The long term ramifications for Florida will be bad. The federal flow of dollars will not last and Florida will have to make up more and more funding. This decision will, long term, seriously harm Florida and make it less and less competitive. Governor Scott is interested in getting re-elected and has terrible poll numbers. No doubt part of this decision has to do with his wanting to get re-elected.

February 20, 2013

by Colin Clark

ORLANDO: The United States has boosted into orbit new spy satellites that mark "the most significant change to our overhead architecture in at least three decades," said the head of military intelligence, Mike Vickers.

Vickers also said these National Reconnaissance Office's satellites comprise "a truly integrated system of systems for the first time." Sadly for you, dear reader, the well-known leader of the first war in Afghanistan - the one against the Soviets - did not share any other details. Instead, he delivered his speech and left the conference at speed.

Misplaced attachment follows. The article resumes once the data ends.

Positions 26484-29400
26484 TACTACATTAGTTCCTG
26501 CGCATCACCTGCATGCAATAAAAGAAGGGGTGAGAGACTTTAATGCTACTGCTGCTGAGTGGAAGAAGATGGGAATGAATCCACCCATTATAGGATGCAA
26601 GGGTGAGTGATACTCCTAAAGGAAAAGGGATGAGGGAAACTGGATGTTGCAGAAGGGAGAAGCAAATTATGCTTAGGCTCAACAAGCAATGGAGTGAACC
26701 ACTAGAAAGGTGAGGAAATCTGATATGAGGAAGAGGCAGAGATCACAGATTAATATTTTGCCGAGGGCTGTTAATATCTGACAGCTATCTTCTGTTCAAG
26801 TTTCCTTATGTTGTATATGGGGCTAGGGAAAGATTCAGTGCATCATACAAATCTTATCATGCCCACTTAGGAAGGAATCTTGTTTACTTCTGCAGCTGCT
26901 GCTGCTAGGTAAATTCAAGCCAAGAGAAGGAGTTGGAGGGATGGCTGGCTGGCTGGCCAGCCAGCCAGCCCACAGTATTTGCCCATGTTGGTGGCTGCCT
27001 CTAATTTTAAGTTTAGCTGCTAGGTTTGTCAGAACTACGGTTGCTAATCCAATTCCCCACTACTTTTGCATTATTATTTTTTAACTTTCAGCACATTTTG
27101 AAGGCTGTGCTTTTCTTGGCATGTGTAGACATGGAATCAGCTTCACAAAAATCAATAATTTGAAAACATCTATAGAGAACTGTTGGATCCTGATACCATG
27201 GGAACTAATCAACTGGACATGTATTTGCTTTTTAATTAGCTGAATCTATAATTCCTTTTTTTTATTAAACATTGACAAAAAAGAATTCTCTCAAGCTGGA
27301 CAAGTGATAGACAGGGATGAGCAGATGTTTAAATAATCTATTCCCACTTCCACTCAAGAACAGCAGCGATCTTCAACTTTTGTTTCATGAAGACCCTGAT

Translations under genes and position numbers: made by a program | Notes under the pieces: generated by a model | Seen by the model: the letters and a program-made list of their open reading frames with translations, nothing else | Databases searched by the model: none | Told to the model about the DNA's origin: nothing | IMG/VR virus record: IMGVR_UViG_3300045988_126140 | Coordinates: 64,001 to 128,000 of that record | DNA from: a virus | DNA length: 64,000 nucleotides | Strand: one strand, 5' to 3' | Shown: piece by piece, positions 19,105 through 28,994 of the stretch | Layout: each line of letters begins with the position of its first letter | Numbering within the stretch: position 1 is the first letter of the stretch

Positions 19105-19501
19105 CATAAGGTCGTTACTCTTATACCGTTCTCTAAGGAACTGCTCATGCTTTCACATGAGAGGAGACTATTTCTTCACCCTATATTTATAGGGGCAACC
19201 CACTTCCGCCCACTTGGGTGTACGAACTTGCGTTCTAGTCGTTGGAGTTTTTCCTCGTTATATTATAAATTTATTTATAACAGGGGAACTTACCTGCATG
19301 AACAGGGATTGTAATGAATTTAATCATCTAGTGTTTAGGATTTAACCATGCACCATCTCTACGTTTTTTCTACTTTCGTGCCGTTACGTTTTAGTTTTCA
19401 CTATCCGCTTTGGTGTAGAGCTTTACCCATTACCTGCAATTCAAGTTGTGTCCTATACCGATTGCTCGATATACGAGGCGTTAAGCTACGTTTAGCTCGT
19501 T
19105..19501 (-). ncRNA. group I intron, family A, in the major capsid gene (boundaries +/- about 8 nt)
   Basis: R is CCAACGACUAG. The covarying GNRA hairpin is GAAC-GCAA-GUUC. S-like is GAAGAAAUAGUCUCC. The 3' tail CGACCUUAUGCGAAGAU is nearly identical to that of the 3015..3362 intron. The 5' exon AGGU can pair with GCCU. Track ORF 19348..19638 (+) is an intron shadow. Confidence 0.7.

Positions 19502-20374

February 9, 2013

As Jeff Gray greeted his son exiting the school bus, he could tell something was up. Soon after, Jeff received a call from Colleen Hagan, who invited herself to his house.

It was then that Jeff was told he was under investigation, due to a call made to the hotline for Florida's Department of Children and Families (DCF). The caller - whose identity was kept secret by Colleen - accused Jeff of owning and shooting guns. Despite being thrown into such an undesirable situation, Jeff, who's no stranger to making transparent the actions of those who claim to serve and protect, recorded the interaction...

December 28, 2012